Top Findings From Our Local Search Ranking and Conversion Factors Report
Today, 74 percent of consumers conduct local searches at least once a week, and 56 percent visit a business right after searching. Our most recent report, the Top Ranking and Conversion Factors for Local Search, looked to quantify the impact of high-rank position in Google local searches in two meaningful ways: search traffic and customer interaction.
We examined approximately 300,000 Google business listings and tapped into 8.6 million local search results to find relevant statistical trends. For more information on how we created our report, head to our methodology section.
Here are a few of the report’s key takeaways:
- Businesses listed in Google’s 3-Pack will earn 126 percent more traffic in the form of Discovery Searches than businesses ranked 4-10.
- Businesses listed in Google’s 3-Pack also earn 93 percent more Actions (phone calls, website visits, requests for directions) than businesses ranked 4-10.
- Businesses ranked number one in local searches contain an average review count of 404.
- The average star rating for all positions from 1-20 on Google hovers around 4.1 stars.
- 44 percent of local results contain a featured photo in the summary listing.
We’ll dive more into the data and what it means later in this blog, but for the complete Top Ranking and Conversion Factors for Local Search Report, click the download button below!
A Deeper Look Into the Impact Ranking Has on Local Visibility
How Local Ranking Works on Google
Before we discuss how rankings impact your multi-location business’s local visibility, it’s essential to explain how local search rankings work.
According to Google’s help documentation, relevance, distance, and prominence are the three main factors for ranking in local search.
- Relevance is how well a local Business Profile matches what someone is searching for.
- Distance considers how far each potential search result is from the location of the user searching.
- Prominence refers to how well-known a business is.
Ideally, your business wants to be in Zone 1 or the “best” results, which contains all three factors (relevance, proximity, and prominence). The next best option is to be in Zone 2 or the “pretty good” results, which means you’ve lost some relevance and/or proximity.
The Impact Rankings Have on Search Visibility
The report examined data from approximately 300,000 Google business listings and derived meaningful correlations between local rank and the volume of the Discovery Searches as well as three types of Action (Phone calls, website visits, and requests for directions).
A Discovery Search is a Google metric that measures when “a customer searches for a category, product, or service that you offer, and your listing appears.” Discovery Searches are local searches such as “sushi near me” that don’t include a brand name.
The chart below represents the correlation between a business’s local rank position and its monthly discovery search appearance. As you can see, there’s a direct correlation between a business’s rank position and number of monthly Discovery Searches.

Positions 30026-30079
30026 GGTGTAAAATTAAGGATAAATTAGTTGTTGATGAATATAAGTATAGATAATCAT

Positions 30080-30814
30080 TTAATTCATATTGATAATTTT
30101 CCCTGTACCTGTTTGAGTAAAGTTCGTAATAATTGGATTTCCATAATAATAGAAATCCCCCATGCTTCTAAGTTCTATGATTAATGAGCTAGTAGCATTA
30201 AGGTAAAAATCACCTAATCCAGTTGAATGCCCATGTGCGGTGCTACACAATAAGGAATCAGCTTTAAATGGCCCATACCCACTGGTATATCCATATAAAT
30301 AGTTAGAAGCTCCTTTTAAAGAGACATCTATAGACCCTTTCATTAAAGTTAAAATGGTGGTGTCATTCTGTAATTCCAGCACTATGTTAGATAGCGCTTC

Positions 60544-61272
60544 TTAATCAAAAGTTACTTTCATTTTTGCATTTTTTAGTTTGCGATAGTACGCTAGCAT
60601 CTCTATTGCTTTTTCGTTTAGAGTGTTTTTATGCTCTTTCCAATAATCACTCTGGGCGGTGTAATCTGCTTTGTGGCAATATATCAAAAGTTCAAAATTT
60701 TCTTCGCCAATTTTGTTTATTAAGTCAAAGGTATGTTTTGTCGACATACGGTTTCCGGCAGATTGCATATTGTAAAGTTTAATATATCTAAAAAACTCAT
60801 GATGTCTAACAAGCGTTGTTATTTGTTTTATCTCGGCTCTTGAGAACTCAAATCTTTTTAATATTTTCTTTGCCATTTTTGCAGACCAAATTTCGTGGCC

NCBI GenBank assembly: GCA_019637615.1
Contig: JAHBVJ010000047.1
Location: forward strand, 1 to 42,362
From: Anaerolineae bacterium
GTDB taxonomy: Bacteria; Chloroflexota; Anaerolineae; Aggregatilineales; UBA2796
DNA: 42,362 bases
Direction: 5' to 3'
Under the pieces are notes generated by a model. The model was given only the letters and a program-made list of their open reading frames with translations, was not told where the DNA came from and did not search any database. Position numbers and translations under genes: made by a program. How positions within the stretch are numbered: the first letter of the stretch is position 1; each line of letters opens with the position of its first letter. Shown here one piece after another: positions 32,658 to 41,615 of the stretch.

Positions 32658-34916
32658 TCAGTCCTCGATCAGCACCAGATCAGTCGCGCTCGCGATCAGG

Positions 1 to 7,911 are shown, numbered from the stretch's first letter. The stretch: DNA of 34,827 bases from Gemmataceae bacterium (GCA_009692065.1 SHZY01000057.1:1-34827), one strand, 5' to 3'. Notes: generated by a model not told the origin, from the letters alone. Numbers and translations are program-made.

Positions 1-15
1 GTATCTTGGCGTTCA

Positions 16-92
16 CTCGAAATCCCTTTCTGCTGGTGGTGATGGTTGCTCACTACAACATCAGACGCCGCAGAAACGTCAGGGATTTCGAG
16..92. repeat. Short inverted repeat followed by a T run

In fact, multi-location businesses within Google’s 3-pack earn 126 percent more traffic in the form of Discovery Searches than businesses ranked four through 10.
Discovery Search traffic is excellent, but does it translate to business Actions, which are phone calls, website visits, and requests for directions?
Our research reveals that multi-location businesses ranking in the Google 3-Pack will earn 93 percent more Actions than businesses ranked four through 10. Moreover, the top-ranking business receives on average 24 percent more Actions than ranking fifth, and nearly 400 percent more than those ranking tenth.
Which Factors Impact Conversions and How to Optimize for Them
Google has increasingly focused on providing signals in search results that demonstrate relevance and prominence to consumers. The search engine is keen on supplying additional information to its users, depending on the nature of a search, that is pulled from various places in the business profile, website, and elsewhere.
Below are the four main categories that multi-location businesses should focus on to increase their local search conversions.
1. Reviews and Ratings in Top Results
Google has long featured a business’s average rating and review count in its summary local search results. Reviews and ratings influence both ranking and conversion, making them a critical focus point in any local strategy.
Our research revealed that the average star rating across all rank positions from one through 20 hovers around 4.1 out of 5 stars — meaning that multi-location businesses must acquire a high average star rating to be competitive in search.
In addition to having a high average star rating, your multi-location business needs a lot of reviews to be competitive. According to our data, a higher than average review volume seems to indicate a local business has the potential to achieve position one or two. The top-ranked business had an average review count of 404 reviews; while the second-ranked business had 375 reviews, with three through five having between 280 and 283 reviews.